The ginger plant or root has varied uses as an herbal medicine, used to treat conditions affecting the nervous, respiratory, digestive, and immune systems
Like many other herbal medicines, the ginger plant root (Zingiber officinale) has a long history of use as a culinary ingredient. Powdered ginger is a common spice for both savory and sweet dishes throughout the world.
Fresh, sliced, peeled ginger root is used like a vegetable to lend a sharp, peppery taste to Asian stir fry dishes. Pickled ginger is a traditional condiment for Japanese sushi. Dried, candied ginger is a common sweet treat throughout Asia.
However, the ginger plant has even more varied uses as an herbal medicine. Within traditional Asian herbal medicine, ginger root has been used to treat a wide variety of conditions, including those affecting the nervous, respiratory, digestive, respiratory, and immune systems.1,2 Treating conditions affecting the immune system, such as autoimmune disorders, can be particularly difficult, as many symptoms may appear to fit into some of the other disease categories that ginger root often treats.
Fortunately, recent animal research into using ginger root to treat lupus, a common autoimmune disorder, may be an important step toward effective treatment of such disorders in humans. Read further to discover how ginger root can help break the inflammation cycle that is often the hallmark of autoimmune disorders.
Mechanism of autoimmune disorders
Before we get into how the ginger plant and root can help treat autoimmune disorders, such as lupus, we must first understand the actual mechanism behind how such disorders actually attack the body.
Under normal circumstances, the body’s immune system activates only for a short period of time to fight off harmful antigens, such as viruses or bacteria, or protect against an injury such as a cut to the skin. White blood cells produce antibody proteins to protect the body via acute inflammation to seal off affected tissue from the rest of the body. When the body is no longer in danger, the immune system stops the inflammation process and no longer produces antibodies.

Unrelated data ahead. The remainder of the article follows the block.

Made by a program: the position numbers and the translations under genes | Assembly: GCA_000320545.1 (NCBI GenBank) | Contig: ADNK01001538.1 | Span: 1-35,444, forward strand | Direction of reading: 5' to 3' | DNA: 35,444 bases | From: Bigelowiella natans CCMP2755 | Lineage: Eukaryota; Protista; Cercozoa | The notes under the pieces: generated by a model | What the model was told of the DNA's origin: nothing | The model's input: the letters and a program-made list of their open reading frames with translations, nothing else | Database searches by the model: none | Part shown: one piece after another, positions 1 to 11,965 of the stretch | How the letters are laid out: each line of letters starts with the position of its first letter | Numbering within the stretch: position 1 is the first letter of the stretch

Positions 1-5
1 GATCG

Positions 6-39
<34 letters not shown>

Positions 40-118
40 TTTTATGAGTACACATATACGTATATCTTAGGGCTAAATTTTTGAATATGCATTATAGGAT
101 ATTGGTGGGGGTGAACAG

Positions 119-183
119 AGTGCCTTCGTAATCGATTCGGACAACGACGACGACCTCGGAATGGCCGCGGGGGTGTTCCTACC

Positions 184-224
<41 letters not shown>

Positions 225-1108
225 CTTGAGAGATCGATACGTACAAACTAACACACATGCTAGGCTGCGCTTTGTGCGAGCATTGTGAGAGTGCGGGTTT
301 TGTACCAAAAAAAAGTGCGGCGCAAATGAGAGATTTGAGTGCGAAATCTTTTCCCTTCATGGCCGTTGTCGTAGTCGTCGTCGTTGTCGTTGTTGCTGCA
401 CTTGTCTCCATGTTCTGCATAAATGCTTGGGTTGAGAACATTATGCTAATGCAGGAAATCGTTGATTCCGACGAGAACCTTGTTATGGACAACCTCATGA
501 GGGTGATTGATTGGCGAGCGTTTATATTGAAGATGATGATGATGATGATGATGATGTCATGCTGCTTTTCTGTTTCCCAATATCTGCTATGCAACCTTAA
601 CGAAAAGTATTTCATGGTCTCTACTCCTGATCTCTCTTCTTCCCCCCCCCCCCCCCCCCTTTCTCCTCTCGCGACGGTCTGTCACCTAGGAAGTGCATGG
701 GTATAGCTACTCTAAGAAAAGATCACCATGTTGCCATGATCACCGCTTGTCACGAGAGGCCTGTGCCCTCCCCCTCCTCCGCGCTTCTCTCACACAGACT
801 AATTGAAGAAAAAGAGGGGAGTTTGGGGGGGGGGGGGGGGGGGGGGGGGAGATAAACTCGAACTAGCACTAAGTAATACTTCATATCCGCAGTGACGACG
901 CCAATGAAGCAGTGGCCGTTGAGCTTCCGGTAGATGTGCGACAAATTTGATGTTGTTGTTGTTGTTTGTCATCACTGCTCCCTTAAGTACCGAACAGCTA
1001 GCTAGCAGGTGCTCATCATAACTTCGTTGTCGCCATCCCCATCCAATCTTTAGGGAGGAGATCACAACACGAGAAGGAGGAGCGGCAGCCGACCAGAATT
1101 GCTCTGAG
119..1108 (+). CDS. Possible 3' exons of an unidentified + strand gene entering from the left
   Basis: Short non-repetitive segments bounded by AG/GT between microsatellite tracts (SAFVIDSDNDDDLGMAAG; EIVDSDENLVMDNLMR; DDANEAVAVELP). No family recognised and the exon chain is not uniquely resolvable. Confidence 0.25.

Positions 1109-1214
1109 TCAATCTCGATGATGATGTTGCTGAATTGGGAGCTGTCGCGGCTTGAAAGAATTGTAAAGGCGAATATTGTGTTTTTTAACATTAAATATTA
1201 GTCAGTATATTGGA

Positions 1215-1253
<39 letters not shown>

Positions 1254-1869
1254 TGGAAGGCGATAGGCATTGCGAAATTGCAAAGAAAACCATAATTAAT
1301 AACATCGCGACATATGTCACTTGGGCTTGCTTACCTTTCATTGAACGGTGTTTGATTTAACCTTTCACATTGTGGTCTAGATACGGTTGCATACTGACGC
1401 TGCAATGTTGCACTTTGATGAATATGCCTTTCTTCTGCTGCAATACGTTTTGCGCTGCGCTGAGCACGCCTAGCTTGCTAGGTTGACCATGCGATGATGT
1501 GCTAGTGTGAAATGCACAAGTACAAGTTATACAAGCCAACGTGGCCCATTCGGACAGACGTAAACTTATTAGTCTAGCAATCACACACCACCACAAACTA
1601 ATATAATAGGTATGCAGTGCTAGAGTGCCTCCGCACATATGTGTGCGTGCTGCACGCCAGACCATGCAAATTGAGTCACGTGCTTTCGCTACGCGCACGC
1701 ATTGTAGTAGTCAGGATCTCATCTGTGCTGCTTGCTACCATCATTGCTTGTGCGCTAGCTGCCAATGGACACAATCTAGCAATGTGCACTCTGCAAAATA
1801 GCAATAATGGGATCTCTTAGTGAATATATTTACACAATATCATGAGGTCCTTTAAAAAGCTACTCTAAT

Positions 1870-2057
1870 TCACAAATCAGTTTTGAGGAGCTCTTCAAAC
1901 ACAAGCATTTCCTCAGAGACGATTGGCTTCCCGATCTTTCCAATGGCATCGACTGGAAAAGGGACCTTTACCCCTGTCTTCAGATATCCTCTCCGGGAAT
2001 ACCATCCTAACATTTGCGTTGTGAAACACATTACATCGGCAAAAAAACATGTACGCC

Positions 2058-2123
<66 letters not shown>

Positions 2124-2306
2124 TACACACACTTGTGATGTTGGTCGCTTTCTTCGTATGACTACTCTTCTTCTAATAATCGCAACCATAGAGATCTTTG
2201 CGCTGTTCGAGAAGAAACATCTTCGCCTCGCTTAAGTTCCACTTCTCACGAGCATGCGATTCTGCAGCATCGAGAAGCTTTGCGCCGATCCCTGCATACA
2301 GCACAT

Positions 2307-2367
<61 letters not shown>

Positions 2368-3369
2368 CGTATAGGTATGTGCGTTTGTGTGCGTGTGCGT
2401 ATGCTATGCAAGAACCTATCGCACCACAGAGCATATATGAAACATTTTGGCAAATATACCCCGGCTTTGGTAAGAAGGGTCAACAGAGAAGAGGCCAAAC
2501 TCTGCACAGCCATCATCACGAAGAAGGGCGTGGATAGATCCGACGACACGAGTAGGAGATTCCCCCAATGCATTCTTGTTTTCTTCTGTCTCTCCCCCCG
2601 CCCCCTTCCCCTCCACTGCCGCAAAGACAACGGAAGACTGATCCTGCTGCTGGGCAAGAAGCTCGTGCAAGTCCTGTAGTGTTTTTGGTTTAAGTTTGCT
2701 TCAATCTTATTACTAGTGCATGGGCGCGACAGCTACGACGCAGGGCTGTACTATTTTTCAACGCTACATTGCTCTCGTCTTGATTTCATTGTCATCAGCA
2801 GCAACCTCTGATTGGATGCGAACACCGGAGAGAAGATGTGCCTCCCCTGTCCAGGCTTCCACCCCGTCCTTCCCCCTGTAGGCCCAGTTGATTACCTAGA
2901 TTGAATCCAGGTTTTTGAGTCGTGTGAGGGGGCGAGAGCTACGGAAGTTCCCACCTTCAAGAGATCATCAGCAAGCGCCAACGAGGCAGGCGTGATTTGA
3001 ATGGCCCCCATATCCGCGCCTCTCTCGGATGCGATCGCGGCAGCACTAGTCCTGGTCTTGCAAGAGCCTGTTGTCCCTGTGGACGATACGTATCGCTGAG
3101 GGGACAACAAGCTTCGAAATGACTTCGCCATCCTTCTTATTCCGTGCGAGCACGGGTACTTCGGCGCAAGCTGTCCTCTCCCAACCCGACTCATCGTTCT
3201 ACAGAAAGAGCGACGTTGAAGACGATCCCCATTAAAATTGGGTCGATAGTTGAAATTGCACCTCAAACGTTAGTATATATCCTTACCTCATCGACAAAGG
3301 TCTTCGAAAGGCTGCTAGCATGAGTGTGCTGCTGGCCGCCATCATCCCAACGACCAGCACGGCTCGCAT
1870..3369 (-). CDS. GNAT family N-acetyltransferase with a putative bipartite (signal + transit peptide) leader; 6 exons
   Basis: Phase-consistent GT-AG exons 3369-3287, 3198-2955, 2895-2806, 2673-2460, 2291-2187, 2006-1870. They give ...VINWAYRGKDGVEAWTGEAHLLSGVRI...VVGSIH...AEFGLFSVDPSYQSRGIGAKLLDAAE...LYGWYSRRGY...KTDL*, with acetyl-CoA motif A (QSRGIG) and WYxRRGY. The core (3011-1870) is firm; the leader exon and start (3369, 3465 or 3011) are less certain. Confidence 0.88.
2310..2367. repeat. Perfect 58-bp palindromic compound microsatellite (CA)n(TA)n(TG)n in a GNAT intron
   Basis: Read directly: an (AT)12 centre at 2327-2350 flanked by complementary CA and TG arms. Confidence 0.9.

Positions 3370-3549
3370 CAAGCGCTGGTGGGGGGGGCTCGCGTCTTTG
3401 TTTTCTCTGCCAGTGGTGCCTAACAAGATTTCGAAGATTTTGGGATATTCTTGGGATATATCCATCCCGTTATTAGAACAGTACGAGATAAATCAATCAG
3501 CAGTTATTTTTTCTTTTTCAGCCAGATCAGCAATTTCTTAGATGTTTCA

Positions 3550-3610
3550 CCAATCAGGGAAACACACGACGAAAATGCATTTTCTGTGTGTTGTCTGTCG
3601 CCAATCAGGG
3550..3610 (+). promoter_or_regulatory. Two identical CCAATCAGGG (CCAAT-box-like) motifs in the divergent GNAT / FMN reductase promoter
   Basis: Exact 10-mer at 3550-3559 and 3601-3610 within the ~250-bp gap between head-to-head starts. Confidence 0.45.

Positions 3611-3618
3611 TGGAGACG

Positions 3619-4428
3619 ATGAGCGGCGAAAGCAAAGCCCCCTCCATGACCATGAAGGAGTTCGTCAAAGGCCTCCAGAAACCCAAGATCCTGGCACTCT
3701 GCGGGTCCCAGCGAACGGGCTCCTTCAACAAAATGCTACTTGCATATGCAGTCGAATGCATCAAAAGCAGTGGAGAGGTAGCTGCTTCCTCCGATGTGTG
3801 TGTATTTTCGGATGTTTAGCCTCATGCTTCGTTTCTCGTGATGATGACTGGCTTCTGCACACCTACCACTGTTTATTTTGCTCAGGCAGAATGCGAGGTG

In the case of autoimmune disorders the immune system fails to stop producing antibodies, as it cannot differentiate between diseased and healthy tissue. As a result the acute inflammation process becomes chronic, causing swelling, pain, and tissue damage throughout the body. This chronic inflammation can affect many areas of the body, including the skin, joints, lungs, kidneys, and heart, or a combination of these.
The ginger plant and the inflammation process
An article from February in the journal JCI Insight reported on the results of a study to test the effects of 6-gingerol, the main bioactive compound in the ginger plant root, on lab mice with either lupus or antiphospholipid syndrome, a similar autoimmune condition.3
Specifically, the researchers were interested in the connection between 6 gingerol and neutrophil extracellular traps, which come from a type of white blood cell known as a neutrophil. These extracellular traps are associated with lupus and antiphospholipid syndrome progression, as well as large-vein thrombosis and antibody formation.
The researchers found that 6-gingerol lowered neutrophil extracellular trap levels, reduced the tendency for blood to clot, and slowed antibody formation.3 They speculated: “Future studies might administer ginger supplements to individuals at high risk for autoimmune conditions and/or cardiovascular disease (for example, individuals with autoantibodies who have yet to have clinical events or patients with cardiovascular risk factors). In such scenarios, its antineutrophil properties might prove protective against disease emergence.”3
Diagnosing autoimmune disorders, such as lupus, can be particularly tricky, as symptoms can often seem to be associated with other conditions or may flare and recede. Although the next step in this research will require human testing, it may represent a major breakthrough in treating patients with autoimmune disorders.
- Khodaie L, Sadeghpoor O. Ginger from ancient times to the new outlook. Jundishapur Journal of Natural Pharmaceutical Products. 2015;10(1):e18402. Published 2015 Jan 17. doi:10.17795/jjnpp-18402
- Mashhadi NS, Ghiasvand R, Askari G, et al. Anti-oxidative and anti-inflammatory effects of ginger in health and physical activity: Review of current evidence. International Journal of Preventive Medicine. 2013;4(Suppl 1):S36-S42.
- Ali RA, Gandhi AA, Dai L, et al. Antineutrophil properties of natural gingerols in models of lupus. JCI Insight. 2021 Feb 8;6(3):138385.